The famous bias and variance confusion
I feel bias and variance are some of the trickiest concepts to get a solid understanding of. It was explained to me a bunch of times and every single time after a couple of weeks I found myself thinking “Which one was which again?”
The reason it took me a while to grasp them correctly was that I was trying to learn them by heart. I didn’t really understand the logic of it.
So today, I’m on a mission to explain it to you in a practical way in hopes that this might be the last time you might need someone to explain it to you!
Bias is how much bias or prejudices your model has against the problem you’re trying to frame. The more assumptions your model is making while trying to fit your data, the higher the bias.
This can be caused by the type of model you’re using or some of the hyperparameters you might have set. For example, linear modelling techniques like linear regression have high bias because they assume that the solution is linear.
Because of these assumptions, your model might entirely miss the pattern of your data/problem. That’s when underfitting happens.
Variance on the other hand is the sensitivity of the model to the data itself. It points at how much the model would have changed if a different dataset referring to the same problem was used to train it.
Models which have high flexibility tend to have high variance, such as decision trees. When left to fit the data as much as they can without any control mechanism, they fit all data points, including the noise. You can think of these algorithms as overestimating how much the data at hand represents the real world and being left unable to generalize to data they haven't seen before.
As you might figure out from this definition, when you have high variance, it means your model is overfitting the data.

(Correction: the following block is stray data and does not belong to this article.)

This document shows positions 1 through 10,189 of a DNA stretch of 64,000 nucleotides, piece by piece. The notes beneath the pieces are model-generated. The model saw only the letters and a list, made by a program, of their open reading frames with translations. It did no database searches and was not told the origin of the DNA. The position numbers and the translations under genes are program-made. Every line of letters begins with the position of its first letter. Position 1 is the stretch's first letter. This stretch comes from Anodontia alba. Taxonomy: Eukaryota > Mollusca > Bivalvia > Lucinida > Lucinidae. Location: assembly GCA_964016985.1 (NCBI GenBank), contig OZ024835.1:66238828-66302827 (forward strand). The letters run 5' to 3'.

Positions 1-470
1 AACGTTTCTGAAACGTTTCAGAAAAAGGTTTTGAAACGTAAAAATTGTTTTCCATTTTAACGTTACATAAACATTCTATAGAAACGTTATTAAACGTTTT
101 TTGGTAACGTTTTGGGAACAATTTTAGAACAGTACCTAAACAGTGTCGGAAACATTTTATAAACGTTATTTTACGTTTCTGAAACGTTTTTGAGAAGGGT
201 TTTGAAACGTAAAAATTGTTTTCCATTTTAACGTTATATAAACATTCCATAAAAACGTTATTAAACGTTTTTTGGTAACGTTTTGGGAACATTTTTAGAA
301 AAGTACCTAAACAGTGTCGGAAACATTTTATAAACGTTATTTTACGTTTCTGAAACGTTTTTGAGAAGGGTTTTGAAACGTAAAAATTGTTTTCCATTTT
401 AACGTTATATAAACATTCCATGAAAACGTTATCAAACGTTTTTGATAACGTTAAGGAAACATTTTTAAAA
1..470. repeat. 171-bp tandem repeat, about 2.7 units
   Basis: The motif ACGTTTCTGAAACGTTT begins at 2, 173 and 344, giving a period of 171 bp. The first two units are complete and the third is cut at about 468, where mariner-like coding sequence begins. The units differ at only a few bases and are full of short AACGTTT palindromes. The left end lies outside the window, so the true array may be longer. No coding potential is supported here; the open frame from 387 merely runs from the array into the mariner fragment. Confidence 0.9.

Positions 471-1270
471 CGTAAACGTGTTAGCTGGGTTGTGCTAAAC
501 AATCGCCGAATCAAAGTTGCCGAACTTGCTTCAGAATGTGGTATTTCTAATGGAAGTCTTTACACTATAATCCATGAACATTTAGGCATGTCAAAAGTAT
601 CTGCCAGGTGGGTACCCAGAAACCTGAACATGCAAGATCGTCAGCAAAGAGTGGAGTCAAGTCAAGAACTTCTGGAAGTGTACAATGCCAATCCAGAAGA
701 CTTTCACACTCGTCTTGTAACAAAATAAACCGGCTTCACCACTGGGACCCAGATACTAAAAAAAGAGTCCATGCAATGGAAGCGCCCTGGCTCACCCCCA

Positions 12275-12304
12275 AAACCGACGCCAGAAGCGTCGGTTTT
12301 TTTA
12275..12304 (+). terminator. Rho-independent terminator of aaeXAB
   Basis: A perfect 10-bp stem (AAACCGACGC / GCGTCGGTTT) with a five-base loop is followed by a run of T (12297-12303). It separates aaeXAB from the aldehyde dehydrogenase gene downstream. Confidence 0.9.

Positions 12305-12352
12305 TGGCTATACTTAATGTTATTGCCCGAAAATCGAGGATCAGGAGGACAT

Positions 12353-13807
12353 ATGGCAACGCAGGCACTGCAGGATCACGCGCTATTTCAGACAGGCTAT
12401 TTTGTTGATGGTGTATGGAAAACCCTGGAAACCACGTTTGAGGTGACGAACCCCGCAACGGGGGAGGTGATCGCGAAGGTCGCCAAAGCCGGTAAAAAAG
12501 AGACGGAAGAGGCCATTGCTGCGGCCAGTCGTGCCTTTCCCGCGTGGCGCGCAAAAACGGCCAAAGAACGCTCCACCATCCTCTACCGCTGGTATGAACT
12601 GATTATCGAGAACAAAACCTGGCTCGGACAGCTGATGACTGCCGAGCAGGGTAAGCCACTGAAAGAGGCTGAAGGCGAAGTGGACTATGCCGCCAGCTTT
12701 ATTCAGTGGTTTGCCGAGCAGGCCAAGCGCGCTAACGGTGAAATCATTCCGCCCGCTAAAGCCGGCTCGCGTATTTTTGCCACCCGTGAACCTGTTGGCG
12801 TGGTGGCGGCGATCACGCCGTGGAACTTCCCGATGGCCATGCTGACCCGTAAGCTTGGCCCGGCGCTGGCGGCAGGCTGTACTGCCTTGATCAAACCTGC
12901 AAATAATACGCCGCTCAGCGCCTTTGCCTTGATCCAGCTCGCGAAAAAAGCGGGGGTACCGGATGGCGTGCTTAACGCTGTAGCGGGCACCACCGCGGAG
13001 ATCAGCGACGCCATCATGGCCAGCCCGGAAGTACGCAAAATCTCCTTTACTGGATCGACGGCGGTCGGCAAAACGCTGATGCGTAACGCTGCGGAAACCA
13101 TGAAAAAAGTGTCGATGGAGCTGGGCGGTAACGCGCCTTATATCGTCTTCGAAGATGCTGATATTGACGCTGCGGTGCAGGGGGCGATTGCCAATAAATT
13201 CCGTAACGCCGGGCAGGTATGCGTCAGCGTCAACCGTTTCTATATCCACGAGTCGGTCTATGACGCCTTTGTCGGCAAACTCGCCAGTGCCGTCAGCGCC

Let’s say the correct predictions we want to make are inside the innermost circle of these three circles. If we have high bias and low variance, we would have the predictions marked with the orange pluses on the left. Having the correct amount of scatter but not located in the correct place.
Whereas in a high variance and low bias case, we would have the predictions located closer to where they’re supposed to be, but scattered around like in the diagram on the right.
With traditional machine learning algorithms there has always been a war between lowering either the bias or the variance. That is trying to fit the data well enough but not too much that you end up overfitting it. This is called the bias-variance trade-off in machine learning as lowering bias might cause the variance to go up and vice versa.
This does not have to be the case anymore though, especially with deep learning algorithms.
Here are some solutions to high variance or high bias problems.
When working with deep learning models, if you have a model that is underfitting, you can increase the model complexity (add hidden layers/neurons) and make sure to use regularization. That way you would lower the bias without causing the variance to shoot up.
You can also introduce more data to your network to tackle overfitting without causing your model to have high bias.
In my upcoming course on deep learning, we will talk more about these solutions to high bias and high variance cases. We will not only stop there and will go ahead and implement those solutions to get a sense of how you can identify when overfitting happens and what you should do when it happens.
If you'd like to learn more about the course and be informed of the updates on the course, you can sign up here.